Jayne Dawson: So, how are the festive fireworks in your house?

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No point denying it. The pressure is on. People are circling the city centre in packs with Christmas pudding hats on their heads and light-up Rudolphs on their chests.

The festive season is right here. Right now.

So how are you doing, domestic argument-wise? How many of the traditional rows have you gone into, full tilt, and how many have you avoided?

Here’s how I am doing, with marks out of five.

It’s just a tree

That’s what my husband says. Every year as the thing lists and wobbles, breaking skin with its porcupine spikes, filling the room with its unwanted girth yet, up top, looking bare enough to make Bob Cratchit ashamed. There’s always a ding-dong about the degree of its lean, a spat about soil, and bricks. Not this year though. I have joined the ranks of the artificial, after years of curling my lip. My tree is a silver homage to the 1970s. Through my uncurtained window you can see its shininess from space. Row rating: A peaceful zero.

I am Mrs Christmas

I say this a lot, and never in a friendly way. And I have variations . Sometimes I am The Christmas Fairy, sometimes I am Santa’s Little Helper. Whatever the phrase it is spat out viciously. I know I am not alone. I know there is a darker truth: that all women fear Christmas. This week, a woman fainted at my exercise class. As we gathered around her prone body, we put her condition down to ...Christmas. When she came round, she agreed. Row rating: For me this year, a simmering three so far. it gets worse in the final week.

Card games

What do you think of Christmas cards? I’ve gone off them. After years of declaring that I loved signing glittery red postboxes while sipping a mulled wine, I have realised I don’t. Now my husband does it. but I buy the cards. This year, I am lifting the domestic veil to reveal that there was a row, a row which resulted in me hurling several boxes of glittery postboxes clear across the room. I feel better now. Row rating: a nuclear five.

We had better get two

Or three, or four. You know, the scenario. You are in the supermarket on the Big Shop, clutching your Big List, and you are standing in front of the double cream/the mince pies/ the jars of pickled onions.

Your partner is with you to help carry the load out of the door and he reaches out to take one of the listed item. One! Any fool knows that at Christmas you need multi-packs of everything. At Christmas you need abundance, one is never enough. I am not here to defend this position, I think it’s nuts (two packs, please) but there it is. Women know this but men don’t. They think it is about buying what you actually need. What nonsense. Row rating: a simmering one, but only because we have only bought the beer so far.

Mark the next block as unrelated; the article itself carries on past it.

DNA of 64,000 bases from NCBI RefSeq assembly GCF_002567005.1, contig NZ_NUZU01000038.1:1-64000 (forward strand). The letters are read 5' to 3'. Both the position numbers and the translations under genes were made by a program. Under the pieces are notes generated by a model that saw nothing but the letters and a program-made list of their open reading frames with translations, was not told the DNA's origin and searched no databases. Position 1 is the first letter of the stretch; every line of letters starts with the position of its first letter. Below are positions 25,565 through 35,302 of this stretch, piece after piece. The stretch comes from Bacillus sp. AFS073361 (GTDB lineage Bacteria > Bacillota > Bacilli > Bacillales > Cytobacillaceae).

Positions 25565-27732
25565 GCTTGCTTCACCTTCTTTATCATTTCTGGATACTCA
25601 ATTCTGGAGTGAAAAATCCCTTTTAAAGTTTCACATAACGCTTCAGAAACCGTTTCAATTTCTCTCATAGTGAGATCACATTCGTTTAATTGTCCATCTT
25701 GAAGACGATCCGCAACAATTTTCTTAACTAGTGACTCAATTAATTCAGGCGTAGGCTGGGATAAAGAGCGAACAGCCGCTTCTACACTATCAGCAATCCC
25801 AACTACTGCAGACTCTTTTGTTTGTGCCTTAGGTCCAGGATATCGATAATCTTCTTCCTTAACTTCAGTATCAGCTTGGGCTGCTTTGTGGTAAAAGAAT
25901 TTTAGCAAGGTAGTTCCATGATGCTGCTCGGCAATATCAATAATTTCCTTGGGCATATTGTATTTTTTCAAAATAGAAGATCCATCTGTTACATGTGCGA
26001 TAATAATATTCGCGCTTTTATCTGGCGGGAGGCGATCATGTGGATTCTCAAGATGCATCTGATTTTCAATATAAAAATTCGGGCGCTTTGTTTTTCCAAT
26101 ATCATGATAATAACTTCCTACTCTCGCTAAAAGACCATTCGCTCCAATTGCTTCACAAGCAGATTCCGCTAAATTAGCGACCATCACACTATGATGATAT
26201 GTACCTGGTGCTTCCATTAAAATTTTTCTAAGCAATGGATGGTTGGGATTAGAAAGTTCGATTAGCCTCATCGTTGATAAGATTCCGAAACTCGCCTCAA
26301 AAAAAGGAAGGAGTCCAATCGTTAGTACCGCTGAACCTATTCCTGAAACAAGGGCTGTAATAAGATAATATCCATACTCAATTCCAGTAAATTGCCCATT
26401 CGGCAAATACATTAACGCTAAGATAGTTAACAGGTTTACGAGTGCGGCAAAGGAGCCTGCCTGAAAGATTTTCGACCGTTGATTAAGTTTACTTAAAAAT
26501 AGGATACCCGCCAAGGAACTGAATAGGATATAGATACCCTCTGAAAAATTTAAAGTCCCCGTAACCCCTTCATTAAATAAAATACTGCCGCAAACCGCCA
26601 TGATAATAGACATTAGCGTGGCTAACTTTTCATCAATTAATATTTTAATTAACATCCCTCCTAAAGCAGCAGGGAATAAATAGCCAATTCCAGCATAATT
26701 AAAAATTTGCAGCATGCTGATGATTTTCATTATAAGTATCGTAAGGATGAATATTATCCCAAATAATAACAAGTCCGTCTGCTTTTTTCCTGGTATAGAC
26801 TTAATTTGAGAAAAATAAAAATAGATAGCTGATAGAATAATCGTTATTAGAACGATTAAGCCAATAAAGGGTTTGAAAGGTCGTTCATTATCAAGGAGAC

The carve up.

I’ll tell you now that I haven’t had this row yet, and I’m pretty sure you won’t have had it either. But I am on edge. I’m anxious. Carving the turkey. It shouldn’t be that big a deal should it? I will have cooked it, using whatever method I have read about in the final countdown to Christmas morning. Over the years I’ve brined, I‘ve draped with a tea towel soaked in butter, I’ve done everything but serve it as a kebab. That leaves JUST ONE JOB. But my memory keeps returning to The Incident. The one with the electric carving knife. Yes, I requested that the turkey be carved with my latest gadget, but I didn’t mean at the table. And I didn’t envisage all our guests being splattered with globs of flying meat as bits of turkey sprayed in all directions. But that’s what happened. It was like the St Valentine’s Day massacre, but with cooked turkey.

Row rating: Inevitable - it’s all fun though, isn’t it?


I want to be frozen, and I’m not talking Disney films

Here’s what happens first thing in the morning now: I look out of the window with hope in my heart for signs of... frost.

I know that’s not how it’s meant to be. People gaze out of windows for the first snowdrops of spring, for the first rose of summer, they don’t generally go seeking ice and cold.

But a bright, frosty day is a thing of great beauty. It’s sharp and bold and brilliant.

And we folk who grew up before central heating, and remember ice patterns on the inside of the windows, we miss all that cold, especially now that we can run inside and turn the heating up to tropics level, if we are feeling reckless.

I love all our seasons and I mourn the way they are morphing into one another. In winter I want the snap of the cold, I want the bugs killed off, I want the temperature outside to turn my cheeks red, I want to need my hat and gloves and scarf.

So far, winter has been a wet, mild disappointment. So mild that I swear my cat has an unseasonal bout of fleas, which isn’t what I was hoping to be dealing with as Christmas approaches.

So when I see that delicate pattern icing the ground I feel like I am seeing something increasingly precious and delicate. I don’t curse it, I want it to last longer than it does.

For a few weeks of the year, I want to see the bare bones of nature rimed with sugary crystals.

I want to be frozen, and I am not talking about anything to do with that Disney film.